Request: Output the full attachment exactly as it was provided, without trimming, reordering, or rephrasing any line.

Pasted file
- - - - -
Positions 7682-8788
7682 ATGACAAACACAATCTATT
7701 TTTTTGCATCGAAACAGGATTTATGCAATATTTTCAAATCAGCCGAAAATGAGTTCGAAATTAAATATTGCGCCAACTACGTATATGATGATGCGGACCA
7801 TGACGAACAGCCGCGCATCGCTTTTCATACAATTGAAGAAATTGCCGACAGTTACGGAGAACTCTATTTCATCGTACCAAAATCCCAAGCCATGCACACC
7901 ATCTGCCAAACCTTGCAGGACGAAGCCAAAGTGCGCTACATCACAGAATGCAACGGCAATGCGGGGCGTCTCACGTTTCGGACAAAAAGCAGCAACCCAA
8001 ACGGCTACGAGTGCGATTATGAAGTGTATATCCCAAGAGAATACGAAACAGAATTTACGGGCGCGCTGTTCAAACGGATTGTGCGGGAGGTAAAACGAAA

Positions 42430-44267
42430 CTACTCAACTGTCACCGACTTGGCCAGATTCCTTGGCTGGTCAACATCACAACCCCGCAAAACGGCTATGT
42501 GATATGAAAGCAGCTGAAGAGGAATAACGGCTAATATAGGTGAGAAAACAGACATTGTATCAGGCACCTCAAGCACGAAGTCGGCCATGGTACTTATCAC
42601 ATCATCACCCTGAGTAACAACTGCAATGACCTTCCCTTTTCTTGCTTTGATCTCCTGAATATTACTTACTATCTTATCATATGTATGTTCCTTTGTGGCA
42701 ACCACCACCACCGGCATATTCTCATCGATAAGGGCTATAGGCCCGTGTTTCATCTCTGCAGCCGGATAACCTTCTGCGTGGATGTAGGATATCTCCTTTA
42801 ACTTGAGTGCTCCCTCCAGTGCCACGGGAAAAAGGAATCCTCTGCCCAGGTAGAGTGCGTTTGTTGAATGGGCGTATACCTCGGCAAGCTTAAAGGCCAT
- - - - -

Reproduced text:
Positions 7682-8788
7682 ATGACAAACACAATCTATT
7701 TTTTTGCATCGAAACAGGATTTATGCAATATTTTCAAATCAGCCGAAAATGAGTTCGAAATTAAATATTGCGCCAACTACGTATATGATGATGCGGACCA
7801 TGACGAACAGCCGCGCATCGCTTTTCATACAATTGAAGAAATTGCCGACAGTTACGGAGAACTCTATTTCATCGTACCAAAATCCCAAGCCATGCACACC
7901 ATCTGCCAAACCTTGCAGGACGAAGCCAAAGTGCGCTACATCACAGAATGCAACGGCAATGCGGGGCGTCTCACGTTTCGGACAAAAAGCAGCAACCCAA
8001 ACGGCTACGAGTGCGATTATGAAGTGTATATCCCAAGAGAATACGAAACAGAATTTACGGGCGCGCTGTTCAAACGGATTGTGCGGGAGGTAAAACGAAA

Positions 42430-44267
42430 CTACTCAACTGTCACCGACTTGGCCAGATTCCTTGGCTGGTCAACATCACAACCCCGCAAAACGGCTATGT
42501 GATATGAAAGCAGCTGAAGAGGAATAACGGCTAATATAGGTGAGAAAACAGACATTGTATCAGGCACCTCAAGCACGAAGTCGGCCATGGTACTTATCAC
42601 ATCATCACCCTGAGTAACAACTGCAATGACCTTCCCTTTTCTTGCTTTGATCTCCTGAATATTACTTACTATCTTATCATATGTATGTTCCTTTGTGGCA
42701 ACCACCACCACCGGCATATTCTCATCGATAAGGGCTATAGGCCCGTGTTTCATCTCTGCAGCCGGATAACCTTCTGCGTGGATGTAGGATATCTCCTTTA
42801 ACTTGAGTGCTCCCTCCAGTGCCACGGGAAAAAGGAATCCTCTGCCCAGGTAGAGTGCGTTTGTTGAATGGGCGTATACCTCGGCAAGCTTAAAGGCCAT